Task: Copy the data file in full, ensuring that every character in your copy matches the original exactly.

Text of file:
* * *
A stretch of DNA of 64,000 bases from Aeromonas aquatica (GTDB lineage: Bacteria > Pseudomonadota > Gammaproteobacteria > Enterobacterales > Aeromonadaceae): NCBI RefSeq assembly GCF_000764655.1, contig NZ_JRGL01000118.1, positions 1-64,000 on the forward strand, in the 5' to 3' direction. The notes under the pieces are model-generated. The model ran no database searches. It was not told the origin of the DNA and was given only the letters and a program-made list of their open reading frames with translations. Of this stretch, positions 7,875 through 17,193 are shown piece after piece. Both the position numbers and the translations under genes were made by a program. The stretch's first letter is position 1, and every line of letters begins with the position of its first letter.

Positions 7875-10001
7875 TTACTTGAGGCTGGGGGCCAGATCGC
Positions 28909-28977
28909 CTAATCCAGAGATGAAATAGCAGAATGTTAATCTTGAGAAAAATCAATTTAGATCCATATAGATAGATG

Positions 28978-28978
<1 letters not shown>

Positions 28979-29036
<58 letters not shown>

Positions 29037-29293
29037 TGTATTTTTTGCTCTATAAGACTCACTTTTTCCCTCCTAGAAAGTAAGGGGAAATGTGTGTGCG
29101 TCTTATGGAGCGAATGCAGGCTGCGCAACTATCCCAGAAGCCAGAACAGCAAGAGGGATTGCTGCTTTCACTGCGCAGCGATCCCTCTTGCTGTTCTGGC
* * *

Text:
A stretch of DNA of 64,000 bases from Aeromonas aquatica (GTDB lineage: Bacteria > Pseudomonadota > Gammaproteobacteria > Enterobacterales > Aeromonadaceae): NCBI RefSeq assembly GCF_000764655.1, contig NZ_JRGL01000118.1, positions 1-64,000 on the forward strand, in the 5' to 3' direction. The notes under the pieces are model-generated. The model ran no database searches. It was not told the origin of the DNA and was given only the letters and a program-made list of their open reading frames with translations. Of this stretch, positions 7,875 through 17,193 are shown piece after piece. Both the position numbers and the translations under genes were made by a program. The stretch's first letter is position 1, and every line of letters begins with the position of its first letter.

Positions 7875-10001
7875 TTACTTGAGGCTGGGGGCCAGATCGC
Positions 28909-28977
28909 CTAATCCAGAGATGAAATAGCAGAATGTTAATCTTGAGAAAAATCAATTTAGATCCATATAGATAGATG

Positions 28978-28978
<1 letters not shown>

Positions 28979-29036
<58 letters not shown>

Positions 29037-29293
29037 TGTATTTTTTGCTCTATAAGACTCACTTTTTCCCTCCTAGAAAGTAAGGGGAAATGTGTGTGCG
29101 TCTTATGGAGCGAATGCAGGCTGCGCAACTATCCCAGAAGCCAGAACAGCAAGAGGGATTGCTGCTTTCACTGCGCAGCGATCCCTCTTGCTGTTCTGGC